Umbilical cord blood stem cells can expand hematopoietic and neuroglial progenitors in vitro

McGuckin, Colin P., Forraz, Nicolas, Allouard, Quentin and Pettengell, Ruth (2004) Umbilical cord blood stem cells can expand hematopoietic and neuroglial progenitors in vitro. Experimental Cell Research, 295(2), 350-.359. ISSN (print) 0014-4827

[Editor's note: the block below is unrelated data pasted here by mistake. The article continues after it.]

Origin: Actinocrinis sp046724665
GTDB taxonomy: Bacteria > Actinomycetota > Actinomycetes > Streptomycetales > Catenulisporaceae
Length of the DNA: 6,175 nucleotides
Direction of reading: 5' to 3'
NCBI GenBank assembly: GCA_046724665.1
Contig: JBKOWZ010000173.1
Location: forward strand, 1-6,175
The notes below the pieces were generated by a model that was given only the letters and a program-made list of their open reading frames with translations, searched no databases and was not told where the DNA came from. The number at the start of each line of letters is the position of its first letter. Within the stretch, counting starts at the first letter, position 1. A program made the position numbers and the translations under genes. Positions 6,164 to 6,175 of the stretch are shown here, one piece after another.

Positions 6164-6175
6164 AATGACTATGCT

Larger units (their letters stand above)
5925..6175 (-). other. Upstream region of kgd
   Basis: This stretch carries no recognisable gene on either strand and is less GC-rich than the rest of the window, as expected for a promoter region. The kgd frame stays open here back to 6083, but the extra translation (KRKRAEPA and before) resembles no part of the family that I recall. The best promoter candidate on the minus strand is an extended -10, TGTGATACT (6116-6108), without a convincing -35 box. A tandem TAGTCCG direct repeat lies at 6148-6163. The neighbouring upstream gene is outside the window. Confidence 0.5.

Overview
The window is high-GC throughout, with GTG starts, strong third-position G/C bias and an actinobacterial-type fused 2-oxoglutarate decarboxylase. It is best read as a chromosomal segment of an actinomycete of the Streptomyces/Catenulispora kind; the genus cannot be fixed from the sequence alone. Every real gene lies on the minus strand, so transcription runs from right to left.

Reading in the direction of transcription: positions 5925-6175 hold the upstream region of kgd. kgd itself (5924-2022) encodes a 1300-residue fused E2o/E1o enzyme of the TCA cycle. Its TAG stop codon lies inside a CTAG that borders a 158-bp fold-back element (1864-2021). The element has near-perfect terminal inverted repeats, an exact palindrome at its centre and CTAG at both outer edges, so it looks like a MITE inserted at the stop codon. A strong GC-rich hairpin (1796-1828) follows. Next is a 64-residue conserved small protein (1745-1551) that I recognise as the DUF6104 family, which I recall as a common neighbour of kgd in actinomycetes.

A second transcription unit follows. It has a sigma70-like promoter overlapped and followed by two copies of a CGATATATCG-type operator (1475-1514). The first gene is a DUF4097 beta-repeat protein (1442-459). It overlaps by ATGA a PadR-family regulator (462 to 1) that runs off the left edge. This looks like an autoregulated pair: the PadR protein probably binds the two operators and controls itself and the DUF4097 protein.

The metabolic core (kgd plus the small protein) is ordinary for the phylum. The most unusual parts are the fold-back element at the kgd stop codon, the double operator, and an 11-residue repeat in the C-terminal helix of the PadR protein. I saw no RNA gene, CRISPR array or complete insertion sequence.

The ability of hematopoietic tissue-derived adult stem cells to transdifferentiate into neural progenitor cells offers an interesting alternative to central nervous system (CNS)- or embryonic-derived stem cells as a viable source for cellular therapies applied to brain regeneration. Umbilical cord blood (CB) due to its primitive nature and it unproblematic collection appears as a promising candidate for multipotent stem cell harvest. We developed a negative immunomagnetic selection method that depletes CB from hematopoietic lineage marker-expressing cells, hence isolating a discrete lineage negative (LinNeg) stem cell population (0.1% of CB mononucleated cell [MCN] population). In liquid culture supplemented with thrombopoietin, flt-3 ligand, and c-kit ligand (TPOFLK), CB LinNeg stem cells could expand primitive nonadherent hematopoietic progenitors (up to 47-fold) and simultaneously produce slow-dividing adherent cells with neuroglial progenitor cell morphology over 8 weeks. Laser scanning confocal microscopy analysis identified these adherent cells to express glial fibrillary acidic protein (GFAP). Gene expression analysis showed upregulation of primitive neuroglial progenitor cell markers including, GFAP, nestin, musashi-1, and necdin. ELISA quantification of liquid culture supernatant revealed the in vitro release of transforming growth factor beta-1 (TGFbeta1), glial cell line-derived neurotrophic factor (GDNF) suggesting their contribution to CB LinNeg stem cell transdifferentiation into neuroglial progenitors. Our study supports that a single CB specimen can be pre-expanded in TPOFLK to produce both primitive hematopoietic and neuropoietic progenitors, hence widening CB clinical potential for cellular therapies.

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